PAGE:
Rethinking the emergency services split

Jan 25, 2016

The incidents emergency services must deal with rarely fit neatly into one of the traditional remits of the three separate emergency services. One person might think another individual is being aggressive and threatening (a Police incident) when actually that person is having a mental health crisis (which might require an ambulance). The paramedics that go to help someone who is injured may themselves be attacked and, because they have no power of arrest, they need to call in the Police.

If you were designing how to respond to incidents of crime, fire and health emergencies you would arguably not create three different emergency services. Instead, you might design your service delivery based on whether the intervention was to prevent something taking place (crime prevention or fire inspections) or to respond to it once it occurred (sending a team to a fire or to stop a violent crime in progress).

We can see from the Government’s reforms that they have decided to adopt a gradual approach that encourages the existing emergency services to collaborate more. Responsibility for the Fire and Rescue Service passed from DCLG to the Home Office in January 2016 so both services will answer to the same department. In the Spending Review, the Government promised to bring forward legislation “to enable PCCs [Police and Crime Commissioners] to take on responsibility for fire and rescue services, subject to a clear business case and local support”, which will, in some areas, give both Fire and Police the same local overall boss. By 2017, the Spending Review promises that there will be a new statutory duty for the emergency services to collaborate on issues such as procurement, vehicle maintenance and new stations.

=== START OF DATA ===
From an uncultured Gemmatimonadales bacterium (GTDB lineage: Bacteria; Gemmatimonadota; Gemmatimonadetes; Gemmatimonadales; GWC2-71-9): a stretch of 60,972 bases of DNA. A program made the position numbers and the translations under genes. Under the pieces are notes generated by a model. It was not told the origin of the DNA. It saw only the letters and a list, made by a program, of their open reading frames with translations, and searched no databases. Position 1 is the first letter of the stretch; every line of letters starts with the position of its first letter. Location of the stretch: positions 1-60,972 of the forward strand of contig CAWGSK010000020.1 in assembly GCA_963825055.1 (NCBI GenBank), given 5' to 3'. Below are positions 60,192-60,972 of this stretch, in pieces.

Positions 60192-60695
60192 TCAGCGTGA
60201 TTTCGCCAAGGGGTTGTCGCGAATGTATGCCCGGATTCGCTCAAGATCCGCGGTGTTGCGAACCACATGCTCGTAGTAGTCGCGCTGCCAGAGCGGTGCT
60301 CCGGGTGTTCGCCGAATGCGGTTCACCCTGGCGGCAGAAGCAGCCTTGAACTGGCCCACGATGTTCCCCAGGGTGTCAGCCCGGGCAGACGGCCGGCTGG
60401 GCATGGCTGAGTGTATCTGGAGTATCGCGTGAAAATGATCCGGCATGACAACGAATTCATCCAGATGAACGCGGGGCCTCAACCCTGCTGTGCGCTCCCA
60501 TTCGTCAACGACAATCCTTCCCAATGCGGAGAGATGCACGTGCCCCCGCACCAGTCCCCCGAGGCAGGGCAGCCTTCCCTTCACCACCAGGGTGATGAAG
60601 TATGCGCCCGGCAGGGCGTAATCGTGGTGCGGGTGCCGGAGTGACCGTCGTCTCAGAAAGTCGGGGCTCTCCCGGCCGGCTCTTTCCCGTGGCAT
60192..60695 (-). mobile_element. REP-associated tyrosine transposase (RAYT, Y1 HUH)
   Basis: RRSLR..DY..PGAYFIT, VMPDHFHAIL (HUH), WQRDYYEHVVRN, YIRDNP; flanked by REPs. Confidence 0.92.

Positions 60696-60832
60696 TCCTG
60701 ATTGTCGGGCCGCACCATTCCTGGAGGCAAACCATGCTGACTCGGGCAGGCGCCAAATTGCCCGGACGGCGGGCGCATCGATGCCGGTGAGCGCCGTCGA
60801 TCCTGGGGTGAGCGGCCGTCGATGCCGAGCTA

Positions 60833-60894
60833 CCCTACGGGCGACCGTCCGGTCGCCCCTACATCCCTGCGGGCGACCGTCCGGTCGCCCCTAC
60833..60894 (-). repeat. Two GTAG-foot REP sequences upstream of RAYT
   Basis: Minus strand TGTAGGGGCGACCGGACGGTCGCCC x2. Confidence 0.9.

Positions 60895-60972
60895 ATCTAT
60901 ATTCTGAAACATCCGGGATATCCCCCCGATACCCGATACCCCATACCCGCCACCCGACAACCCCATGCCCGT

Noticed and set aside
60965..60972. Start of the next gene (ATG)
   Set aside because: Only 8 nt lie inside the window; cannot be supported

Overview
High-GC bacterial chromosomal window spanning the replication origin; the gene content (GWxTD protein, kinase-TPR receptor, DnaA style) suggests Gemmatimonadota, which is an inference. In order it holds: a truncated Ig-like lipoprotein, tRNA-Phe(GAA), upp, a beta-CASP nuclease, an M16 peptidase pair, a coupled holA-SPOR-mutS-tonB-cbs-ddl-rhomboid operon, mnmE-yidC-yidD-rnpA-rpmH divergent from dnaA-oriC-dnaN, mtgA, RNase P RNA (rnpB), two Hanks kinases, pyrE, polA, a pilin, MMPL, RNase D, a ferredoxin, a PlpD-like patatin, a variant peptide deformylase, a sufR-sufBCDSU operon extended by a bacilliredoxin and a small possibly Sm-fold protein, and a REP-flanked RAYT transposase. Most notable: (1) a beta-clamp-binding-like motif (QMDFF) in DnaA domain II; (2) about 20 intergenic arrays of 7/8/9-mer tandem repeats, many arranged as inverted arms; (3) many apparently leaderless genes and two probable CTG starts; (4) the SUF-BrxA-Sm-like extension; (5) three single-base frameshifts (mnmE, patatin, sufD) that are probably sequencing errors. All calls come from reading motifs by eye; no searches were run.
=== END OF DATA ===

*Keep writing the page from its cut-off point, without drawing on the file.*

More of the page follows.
We welcome these reforms because they build up the PCCs’ role as a single local democratically accountable figure with the power to coordinate local public services. Policy Exchange argued for the creation of the post of PCC in our first report as a think tank in 2003 entitled: ‘Going local: Who should run Britain’s Police’. One of the many benefits of having the role of PCC is that these individuals can pressure local services to collaborate and try new ways of delivering services and the lessons learned can then be used by other PCCs.

Integrating different services at a local level is better than the regional approach, which is often favoured by the fire and police services. Regionalism seeks to merge County forces of the same service and this is popular with the individual services because the Police in different Counties differ less with each other than either does with the equivalent local Fire or Ambulance service in the way they operate. The “savings” can be achieved without having to rethink what services are provided and by whom. Instead, they just strip out a layer of management from the same basic service. Often this creates huge unresponsive services that are very inefficient and new layers of management are added later on to ensure the new structure can actually deliver. It is more difficult to deliver real efficiencies because these derive from working out how to provide better services by doing things differently, and more effectively, and this is disruptive and unpopular among staff.